THE University of Newcastle will shed 60 full time equivalent positions from its schools in the final leg of its restructure, to help it achieve a "reset of our cost base".
Vice Chancellor Alex Zelinsky told staff on Tuesday he had endorsed proposed changes to UON's schools, which will reduce costs by around $20.4 million each year.
"This has been a challenging process, but one that has been necessary to ensure we remain a viable and vibrant institution that will proudly serve our students and communities well into the future," Professor Zelinsky said.
"Over the past three months, our leadership team has received and responded to almost 4000 pieces of feedback. More than 200 changes were made to the schools' structures alone as a direct result of consultation."
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He said UON had "disestablished" 150.3 full time equivalent [FTE] academic positions, but 52 per cent of these were vacant or would become vacant this year through UON's Early Retirement Scheme or the end of fixed term contracts.
He said UON was creating 92.8 new FTE roles "in areas of priority and growth, many of these for early career academics". The net reduction of academic roles is 57.5 FTE.
Professor Zelinsky said 64 FTE professional staff roles had been "disestablished", but 42 per cent of these were or would be vacant in 2021.
He said UON had created 61.2 FTE professional roles, meaning a net reduction of 2.8 FTE.
"The changes I have endorsed for our schools will reduce costs by around $20.4 million per year," he said.
"Combined with the changes in the divisions and colleges, and other property and non-salary savings, we have been able to meet our target of $35 million in annual recurrent savings.
"This reset of our cost base will allow us to pursue the goals of our strategic plan and ensure our long-term financial sustainability."
He said UON would soon start recruitment and "provide as many opportunities as we can for existing staff to fill the new roles".
Affected staff can also register their interest in a voluntary separation package.
"I appreciate that the change process has brought with it significant upheaval, and remind you that support is available should you or a colleague need it," he said.
In May, Professor Zelinsky said 400 people were "potentially affected" by the changes to its colleges, schools and divisions, "but out of that there will be a net reduction of 120 jobs".
UON's Enabling Change project director Brian Jones said staff raised matters including equity imbalances during consultation.
"We can now take this bigger picture into account as we implement the approved changes," Mr Jones said.
"We are actively looking at ways to address gender imbalances through recruitment in the workforce and identifying additional opportunities for Indigenous targeted roles."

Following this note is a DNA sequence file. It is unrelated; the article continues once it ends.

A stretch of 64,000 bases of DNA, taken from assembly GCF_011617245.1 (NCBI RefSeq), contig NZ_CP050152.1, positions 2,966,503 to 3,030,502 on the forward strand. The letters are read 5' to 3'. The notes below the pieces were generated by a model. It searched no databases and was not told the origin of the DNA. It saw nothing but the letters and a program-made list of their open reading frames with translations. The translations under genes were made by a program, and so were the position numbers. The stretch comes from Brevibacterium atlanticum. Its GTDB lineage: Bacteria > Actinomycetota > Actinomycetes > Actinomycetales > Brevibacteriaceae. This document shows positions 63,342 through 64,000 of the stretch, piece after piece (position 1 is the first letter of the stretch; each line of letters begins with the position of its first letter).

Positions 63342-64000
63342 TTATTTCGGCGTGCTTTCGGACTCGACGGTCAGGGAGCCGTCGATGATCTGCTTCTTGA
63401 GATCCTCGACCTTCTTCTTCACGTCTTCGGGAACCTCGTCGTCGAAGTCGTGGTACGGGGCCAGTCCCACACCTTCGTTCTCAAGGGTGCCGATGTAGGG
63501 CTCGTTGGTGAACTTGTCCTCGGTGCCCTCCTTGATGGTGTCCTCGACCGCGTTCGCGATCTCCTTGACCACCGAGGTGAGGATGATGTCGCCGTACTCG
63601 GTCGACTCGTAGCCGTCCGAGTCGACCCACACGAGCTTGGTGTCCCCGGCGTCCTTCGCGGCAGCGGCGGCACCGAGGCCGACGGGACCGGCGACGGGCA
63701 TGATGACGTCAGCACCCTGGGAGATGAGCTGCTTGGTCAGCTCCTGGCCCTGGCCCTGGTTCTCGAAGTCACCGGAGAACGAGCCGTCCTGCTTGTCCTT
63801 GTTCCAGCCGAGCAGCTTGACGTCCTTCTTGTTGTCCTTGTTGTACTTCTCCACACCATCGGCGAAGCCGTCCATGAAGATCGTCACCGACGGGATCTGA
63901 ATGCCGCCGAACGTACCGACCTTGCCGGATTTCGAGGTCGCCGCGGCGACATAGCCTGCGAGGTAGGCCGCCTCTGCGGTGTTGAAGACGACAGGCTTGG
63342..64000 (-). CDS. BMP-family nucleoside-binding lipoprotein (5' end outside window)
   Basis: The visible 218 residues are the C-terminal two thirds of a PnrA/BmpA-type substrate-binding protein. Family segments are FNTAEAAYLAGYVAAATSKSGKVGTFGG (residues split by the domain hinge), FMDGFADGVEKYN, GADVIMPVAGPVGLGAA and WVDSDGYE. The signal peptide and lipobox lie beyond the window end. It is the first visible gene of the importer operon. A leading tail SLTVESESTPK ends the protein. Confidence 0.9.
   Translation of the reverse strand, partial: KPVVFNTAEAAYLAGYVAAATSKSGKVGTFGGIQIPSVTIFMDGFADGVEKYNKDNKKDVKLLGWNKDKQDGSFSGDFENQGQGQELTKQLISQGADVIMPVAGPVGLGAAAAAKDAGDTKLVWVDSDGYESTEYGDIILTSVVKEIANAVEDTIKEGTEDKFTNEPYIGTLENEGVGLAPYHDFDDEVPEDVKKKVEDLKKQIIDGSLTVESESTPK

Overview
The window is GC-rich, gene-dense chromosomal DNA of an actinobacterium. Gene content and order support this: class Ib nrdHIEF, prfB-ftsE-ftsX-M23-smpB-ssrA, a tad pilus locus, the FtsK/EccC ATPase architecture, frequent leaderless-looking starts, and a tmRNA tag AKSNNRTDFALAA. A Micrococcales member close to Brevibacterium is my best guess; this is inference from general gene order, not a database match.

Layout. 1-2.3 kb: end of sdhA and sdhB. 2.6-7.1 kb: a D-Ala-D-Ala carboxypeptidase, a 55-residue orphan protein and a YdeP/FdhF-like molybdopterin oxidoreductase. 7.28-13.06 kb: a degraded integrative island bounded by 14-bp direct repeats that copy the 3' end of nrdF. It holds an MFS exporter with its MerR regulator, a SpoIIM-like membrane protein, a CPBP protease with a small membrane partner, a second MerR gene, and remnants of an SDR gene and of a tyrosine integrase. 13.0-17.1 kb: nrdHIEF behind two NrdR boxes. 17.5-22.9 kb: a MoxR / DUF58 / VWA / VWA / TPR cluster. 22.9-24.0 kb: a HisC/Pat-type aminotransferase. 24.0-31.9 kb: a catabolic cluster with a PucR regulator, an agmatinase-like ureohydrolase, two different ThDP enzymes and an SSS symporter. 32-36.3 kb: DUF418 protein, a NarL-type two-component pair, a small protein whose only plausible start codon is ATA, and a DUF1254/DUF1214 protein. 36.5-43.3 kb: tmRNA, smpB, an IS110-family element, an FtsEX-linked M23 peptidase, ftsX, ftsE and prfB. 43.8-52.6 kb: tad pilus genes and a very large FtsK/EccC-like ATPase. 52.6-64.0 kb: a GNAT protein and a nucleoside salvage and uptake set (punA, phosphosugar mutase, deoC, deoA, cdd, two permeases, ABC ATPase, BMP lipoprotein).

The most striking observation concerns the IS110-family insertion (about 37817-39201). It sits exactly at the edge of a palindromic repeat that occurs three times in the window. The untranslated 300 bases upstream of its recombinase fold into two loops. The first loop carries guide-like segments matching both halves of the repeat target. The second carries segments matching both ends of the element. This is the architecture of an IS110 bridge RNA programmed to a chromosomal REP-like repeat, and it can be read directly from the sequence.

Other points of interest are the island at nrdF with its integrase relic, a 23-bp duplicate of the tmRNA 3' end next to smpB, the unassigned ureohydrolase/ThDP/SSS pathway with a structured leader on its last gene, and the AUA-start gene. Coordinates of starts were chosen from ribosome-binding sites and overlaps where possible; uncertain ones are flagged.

National Tertiary Education Union Newcastle branch acting president Dr Terrence Summers said while some jobs were saved after consultation, many staff felt feedback wasn't considered and that there wasn't clear and objective criteria for establishing which positions would be lost.
He said the NTEU never agreed the change was necessary at this time and "certainly not in this manner".
"The university is still in profit, is likely to remain in profit for years to come even under the current, difficult funding environment created by the federal government," he said.
"The output of the change is a brief reset to the university's financial position. It is not a structural change. It is not a long term fix. Is the university going to be going through this sort of process again in a few short years?"
He said while there was a net loss of 60.3 FTE positions - which is "hard to reconcile" with $20.4 million in savings - the number of affected staff who will either lose their jobs or be forced to reapply for new ones was greater than 200.
"There is a real risk, and some evidence of, psychological trauma created by this change."
University of Newcastle Students' Association president Luka Harrison said students were also "very disappointed" about the changes to the schools.
"Whilst we're thankful that the university did make an attempt to consult with students late in the process and some changes were made as a result of this, students feel that not much of their feedback was taken on board," he said.
"The changes still include devastating staff cuts that will be detrimental to the quality of education available at the university.
"UNSA stands in solidarity with the NTEU and staff."
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